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Research Groningen Institute of Archaeology Research Resurfacing Doggerland

Human populations

©Rijksmuseum van Oudheden
©Rijksmuseum van Oudheden

Doggerland between 20,000 and 7,000 years ago was inhabited by anatomically modern humans. These were nomadic hunter-gatherers who, most of the time, lived in smaller groups composed of a few families. Clearly, to ensure healthy offspring, social bonds and marriage was needed, requiring frequent interaction. This will have led to a specific genetic profile, which is rooted in long-term historical connections within and between larger populations, with traces of admixture with Neanderthals. As yet, we know very little about the biology of these people, how they were related, what they looked like, what they ate, and how healthy they were.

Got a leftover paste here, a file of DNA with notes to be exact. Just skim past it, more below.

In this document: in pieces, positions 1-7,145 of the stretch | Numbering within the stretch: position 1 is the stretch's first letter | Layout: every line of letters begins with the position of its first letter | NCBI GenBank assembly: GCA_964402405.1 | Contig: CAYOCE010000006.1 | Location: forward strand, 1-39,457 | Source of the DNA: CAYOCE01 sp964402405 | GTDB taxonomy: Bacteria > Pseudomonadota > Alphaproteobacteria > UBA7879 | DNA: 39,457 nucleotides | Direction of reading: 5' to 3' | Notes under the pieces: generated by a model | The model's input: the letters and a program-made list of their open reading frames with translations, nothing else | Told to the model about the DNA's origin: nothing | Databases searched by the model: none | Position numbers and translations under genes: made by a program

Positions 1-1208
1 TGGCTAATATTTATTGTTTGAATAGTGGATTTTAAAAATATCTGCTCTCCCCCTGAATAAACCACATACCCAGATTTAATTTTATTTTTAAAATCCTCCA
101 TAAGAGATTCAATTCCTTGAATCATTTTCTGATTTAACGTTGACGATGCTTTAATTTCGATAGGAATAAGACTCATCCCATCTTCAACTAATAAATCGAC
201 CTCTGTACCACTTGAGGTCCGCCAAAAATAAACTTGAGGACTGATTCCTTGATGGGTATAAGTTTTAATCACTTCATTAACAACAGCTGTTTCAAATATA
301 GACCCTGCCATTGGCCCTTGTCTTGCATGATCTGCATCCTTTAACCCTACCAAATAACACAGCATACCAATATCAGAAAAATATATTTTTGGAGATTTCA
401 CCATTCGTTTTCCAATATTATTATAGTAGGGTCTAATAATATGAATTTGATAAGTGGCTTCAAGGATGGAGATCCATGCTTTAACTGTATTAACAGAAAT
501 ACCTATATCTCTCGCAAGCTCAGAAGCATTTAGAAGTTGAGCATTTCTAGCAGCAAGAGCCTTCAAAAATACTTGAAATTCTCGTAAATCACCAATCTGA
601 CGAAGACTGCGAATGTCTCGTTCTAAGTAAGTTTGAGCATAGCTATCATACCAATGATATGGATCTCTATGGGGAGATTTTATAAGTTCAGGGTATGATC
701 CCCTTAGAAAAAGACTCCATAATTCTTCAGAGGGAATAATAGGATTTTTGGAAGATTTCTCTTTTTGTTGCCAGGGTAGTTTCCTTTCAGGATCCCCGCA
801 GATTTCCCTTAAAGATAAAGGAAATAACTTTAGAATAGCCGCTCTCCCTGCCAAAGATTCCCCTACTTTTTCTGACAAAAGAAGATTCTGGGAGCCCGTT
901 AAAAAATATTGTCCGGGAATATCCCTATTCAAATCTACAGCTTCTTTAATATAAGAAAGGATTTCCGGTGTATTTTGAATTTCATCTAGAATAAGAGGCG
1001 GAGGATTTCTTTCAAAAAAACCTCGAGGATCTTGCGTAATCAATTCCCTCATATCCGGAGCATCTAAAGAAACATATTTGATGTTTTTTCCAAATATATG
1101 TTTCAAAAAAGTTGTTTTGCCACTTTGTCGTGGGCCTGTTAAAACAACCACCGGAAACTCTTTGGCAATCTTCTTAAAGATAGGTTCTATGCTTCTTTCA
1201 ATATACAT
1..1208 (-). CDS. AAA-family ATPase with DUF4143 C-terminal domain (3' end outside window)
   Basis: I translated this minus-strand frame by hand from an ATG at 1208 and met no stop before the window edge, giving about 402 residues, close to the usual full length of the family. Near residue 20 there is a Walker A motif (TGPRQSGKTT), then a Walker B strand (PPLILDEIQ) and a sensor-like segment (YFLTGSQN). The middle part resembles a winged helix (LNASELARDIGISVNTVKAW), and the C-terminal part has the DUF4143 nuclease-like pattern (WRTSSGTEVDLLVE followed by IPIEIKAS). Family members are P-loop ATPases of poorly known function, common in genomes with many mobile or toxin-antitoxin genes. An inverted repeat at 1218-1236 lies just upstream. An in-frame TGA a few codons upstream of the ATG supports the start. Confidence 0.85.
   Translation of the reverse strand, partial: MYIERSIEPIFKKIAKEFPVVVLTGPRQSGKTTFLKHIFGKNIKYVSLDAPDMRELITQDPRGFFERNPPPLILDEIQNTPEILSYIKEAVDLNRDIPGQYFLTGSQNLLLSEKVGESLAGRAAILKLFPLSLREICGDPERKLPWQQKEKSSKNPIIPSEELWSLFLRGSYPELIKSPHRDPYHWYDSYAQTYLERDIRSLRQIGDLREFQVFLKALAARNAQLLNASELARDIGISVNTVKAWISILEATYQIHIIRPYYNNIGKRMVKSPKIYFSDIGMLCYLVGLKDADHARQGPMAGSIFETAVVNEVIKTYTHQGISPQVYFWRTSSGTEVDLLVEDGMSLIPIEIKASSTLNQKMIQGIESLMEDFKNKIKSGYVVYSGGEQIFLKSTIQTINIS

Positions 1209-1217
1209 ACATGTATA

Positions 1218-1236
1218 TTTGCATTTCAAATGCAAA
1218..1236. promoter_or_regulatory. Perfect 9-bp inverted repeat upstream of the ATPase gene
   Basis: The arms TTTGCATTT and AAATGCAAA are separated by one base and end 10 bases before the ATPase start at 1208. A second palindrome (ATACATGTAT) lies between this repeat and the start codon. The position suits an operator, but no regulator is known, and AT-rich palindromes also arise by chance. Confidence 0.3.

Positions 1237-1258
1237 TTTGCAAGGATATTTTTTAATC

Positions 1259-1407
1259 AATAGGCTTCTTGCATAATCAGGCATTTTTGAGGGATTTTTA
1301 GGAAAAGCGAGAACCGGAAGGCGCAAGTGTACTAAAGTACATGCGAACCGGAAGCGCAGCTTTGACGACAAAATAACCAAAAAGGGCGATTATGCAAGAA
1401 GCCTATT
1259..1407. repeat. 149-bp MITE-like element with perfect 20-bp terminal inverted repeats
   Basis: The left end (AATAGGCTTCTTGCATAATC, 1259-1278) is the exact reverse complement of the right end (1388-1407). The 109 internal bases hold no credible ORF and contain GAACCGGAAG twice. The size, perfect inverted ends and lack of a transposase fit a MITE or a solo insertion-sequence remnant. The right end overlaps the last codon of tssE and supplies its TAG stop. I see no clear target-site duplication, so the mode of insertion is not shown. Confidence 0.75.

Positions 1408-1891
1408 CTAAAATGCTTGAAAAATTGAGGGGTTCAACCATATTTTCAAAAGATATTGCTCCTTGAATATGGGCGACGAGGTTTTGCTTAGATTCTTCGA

Close to 100 humans remains will be studied to get better insight in just these aspects of human existence. Ancient DNA extracted from the bones will deepen our knowledge about inter-human relationships. Combined with data on morphological characteristics of skeletal parts, this will enable us to grasp how these hunter-gatherer populations evolved, and to what extent these may have shaped micro-evolutionary processes. In addition, the isotopic composition of the bones provide insight into the diet of people. In relation to information on bone pathologies, this will also enable us to say something about health, aspects which might have changed as the environment transformed due to climate and sea-level change.

Last modified:31 May 2021 11.17 a.m.